Surging house prices and a lack of choice for buyers have meant many people in the younger generation have had to move to find affordable housing close to employment. Younger generations are more likely rent than own, but older generations also face a “last-time buying crisis” due to a general lack of supply and a lack of affordable suitable accommodation to downsize into, the report said. Living apart in this way is making it harder for younger and older generations to look after each other, putting a bigger strain on the NHS. Age segregation also reduces people’s opportunities to find work and makes it harder for people to see different generations’ perspectives, it said.
It is really simple: “..every euro of loans or securities they own is worth less than 30 cents in risk-weighted assets..”
Global rule makers think some banks are too clever by half. They want to limit the capital benefits those banks get from sophisticated risk models because they worry that these create a level of accuracy and detail as seductive as it is fallible. The Basel Committee, which sets global banking rules, wants to rein in the outliers: Those banks whose models produce the lowest-risk weightings and create most benefits in reducing their capital requirements. This will disproportionately affect European banks versus U.S. peers because Europeans have long designed their businesses around a risk-based approach to capital, while U.S. banks historically were governed by simpler leverage ratios that use plain asset measures.
It is quite easy to see which banks in Europe face the biggest potential impact from the changes currently being designed and debated by the rule makers who should complete them by the year’s end. Deutsche Bank, Société Générale, Barclays and BNP Paribas all have a relatively low-risk density, which is a measure of how little risk a bank assigns to the assets on its books. Each has a risk density of less than 30%, which means that every euro of loans or securities they own is worth less than 30 cents in risk-weighted assets. And it is risk-weighted assets that determines a bank’s capital requirement. For comparison, J.P. Morgan has a risk density of 61%.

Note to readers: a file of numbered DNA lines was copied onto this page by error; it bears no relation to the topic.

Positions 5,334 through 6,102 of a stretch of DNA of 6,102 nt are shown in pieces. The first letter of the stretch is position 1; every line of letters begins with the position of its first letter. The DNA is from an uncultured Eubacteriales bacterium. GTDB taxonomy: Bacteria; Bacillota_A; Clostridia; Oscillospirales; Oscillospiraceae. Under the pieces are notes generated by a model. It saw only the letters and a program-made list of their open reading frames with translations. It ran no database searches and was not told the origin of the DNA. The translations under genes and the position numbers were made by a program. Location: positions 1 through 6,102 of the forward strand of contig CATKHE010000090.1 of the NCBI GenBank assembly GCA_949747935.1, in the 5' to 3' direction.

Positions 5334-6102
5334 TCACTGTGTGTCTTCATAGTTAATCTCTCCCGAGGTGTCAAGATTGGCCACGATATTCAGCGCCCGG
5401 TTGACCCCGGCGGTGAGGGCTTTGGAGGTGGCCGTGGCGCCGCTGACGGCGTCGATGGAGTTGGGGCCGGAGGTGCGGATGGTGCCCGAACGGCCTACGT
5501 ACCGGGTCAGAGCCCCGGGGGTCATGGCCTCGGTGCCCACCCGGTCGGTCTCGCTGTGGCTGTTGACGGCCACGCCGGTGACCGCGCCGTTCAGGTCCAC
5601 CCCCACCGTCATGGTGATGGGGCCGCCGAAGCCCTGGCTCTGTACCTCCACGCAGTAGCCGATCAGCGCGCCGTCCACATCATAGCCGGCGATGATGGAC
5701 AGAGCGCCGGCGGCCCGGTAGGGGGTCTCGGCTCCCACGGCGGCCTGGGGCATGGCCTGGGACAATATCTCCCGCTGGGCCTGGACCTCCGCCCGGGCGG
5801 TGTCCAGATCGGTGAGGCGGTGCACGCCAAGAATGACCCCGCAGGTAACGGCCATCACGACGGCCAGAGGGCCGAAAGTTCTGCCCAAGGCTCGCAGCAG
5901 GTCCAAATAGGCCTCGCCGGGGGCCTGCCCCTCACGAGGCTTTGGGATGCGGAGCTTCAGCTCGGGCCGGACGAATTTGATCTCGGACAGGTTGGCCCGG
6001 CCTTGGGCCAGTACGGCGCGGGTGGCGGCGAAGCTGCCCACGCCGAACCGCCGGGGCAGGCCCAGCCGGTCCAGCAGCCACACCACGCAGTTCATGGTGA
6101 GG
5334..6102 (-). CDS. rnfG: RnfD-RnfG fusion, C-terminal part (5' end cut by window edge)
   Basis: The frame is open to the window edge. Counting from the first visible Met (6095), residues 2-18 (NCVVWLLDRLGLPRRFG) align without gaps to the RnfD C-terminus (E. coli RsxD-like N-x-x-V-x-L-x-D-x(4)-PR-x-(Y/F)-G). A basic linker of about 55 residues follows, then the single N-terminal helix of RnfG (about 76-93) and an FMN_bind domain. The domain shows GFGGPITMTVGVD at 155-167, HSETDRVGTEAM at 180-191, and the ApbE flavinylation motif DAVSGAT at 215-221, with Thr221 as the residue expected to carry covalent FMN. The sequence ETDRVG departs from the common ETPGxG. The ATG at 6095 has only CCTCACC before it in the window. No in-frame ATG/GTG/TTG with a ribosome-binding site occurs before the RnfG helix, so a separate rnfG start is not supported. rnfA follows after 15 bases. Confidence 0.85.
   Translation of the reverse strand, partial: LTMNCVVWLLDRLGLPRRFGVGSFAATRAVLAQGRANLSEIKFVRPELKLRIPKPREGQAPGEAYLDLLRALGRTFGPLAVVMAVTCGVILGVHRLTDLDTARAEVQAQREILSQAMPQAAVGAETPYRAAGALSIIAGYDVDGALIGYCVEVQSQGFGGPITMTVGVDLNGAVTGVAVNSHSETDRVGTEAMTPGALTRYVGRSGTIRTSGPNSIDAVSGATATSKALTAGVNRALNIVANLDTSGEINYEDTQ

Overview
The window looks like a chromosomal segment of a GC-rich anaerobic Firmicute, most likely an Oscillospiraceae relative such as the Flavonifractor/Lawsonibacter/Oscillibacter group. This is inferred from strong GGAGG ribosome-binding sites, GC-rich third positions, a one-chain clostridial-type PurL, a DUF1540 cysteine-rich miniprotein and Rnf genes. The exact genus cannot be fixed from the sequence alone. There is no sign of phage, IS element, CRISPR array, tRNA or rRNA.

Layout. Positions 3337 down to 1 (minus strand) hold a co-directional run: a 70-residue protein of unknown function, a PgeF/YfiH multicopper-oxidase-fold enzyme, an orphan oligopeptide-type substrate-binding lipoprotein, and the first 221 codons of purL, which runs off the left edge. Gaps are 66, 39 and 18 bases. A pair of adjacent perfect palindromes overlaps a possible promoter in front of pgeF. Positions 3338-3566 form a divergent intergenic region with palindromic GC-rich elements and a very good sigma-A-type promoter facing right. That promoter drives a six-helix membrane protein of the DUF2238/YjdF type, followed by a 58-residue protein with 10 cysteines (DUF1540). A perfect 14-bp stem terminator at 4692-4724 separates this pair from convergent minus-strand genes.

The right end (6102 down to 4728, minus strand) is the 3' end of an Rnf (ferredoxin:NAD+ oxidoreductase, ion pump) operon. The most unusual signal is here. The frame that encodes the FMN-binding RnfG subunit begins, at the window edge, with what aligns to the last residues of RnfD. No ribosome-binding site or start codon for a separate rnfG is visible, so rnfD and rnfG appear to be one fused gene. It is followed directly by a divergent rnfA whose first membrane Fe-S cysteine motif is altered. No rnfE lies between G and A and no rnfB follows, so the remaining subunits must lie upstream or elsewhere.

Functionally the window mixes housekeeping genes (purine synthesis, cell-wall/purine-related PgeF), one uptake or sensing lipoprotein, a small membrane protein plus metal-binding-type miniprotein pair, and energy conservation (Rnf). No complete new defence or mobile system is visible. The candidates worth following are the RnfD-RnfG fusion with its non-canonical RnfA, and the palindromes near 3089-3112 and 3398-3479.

The answer to all problems with the euro(-zone): more euro.
Will the euro survive the next big crisis? A new report inspired by Jacques Delors, one of the architects of the single currency, says it probably won’t and urges policymakers to pursue immediate changes to Europe’s troubled monetary union to ward off the inevitable collapse. The report, entitled “Repair and Prepare – Growth and the Euro after Brexit”, comes at a time when even the most ardent defenders of the euro are cautioning against closer integration in the aftermath of Britain’s vote to leave the European Union. Pressing ahead, they worry, would deepen public resentment towards Europe after years of economic crisis that has pushed up unemployment and sent populist, eurosceptic parties surging in opinion polls.
The authors, a group of academics, think tankers and former policymakers from across Europe, acknowledge the obstacles but argue that politicians cannot afford to wait. They have put together a three-pronged plan for shoring up the euro that they believe is politically feasible despite the troubling backdrop. “Reforming the euro might not be popular. But it is essential and urgent: at some point in the future, Europe will be hit by a new economic crisis,” the report says. “We do not know whether this will be in six weeks, six months or six years. But in its current set-up the euro is unlikely to survive that coming crisis.”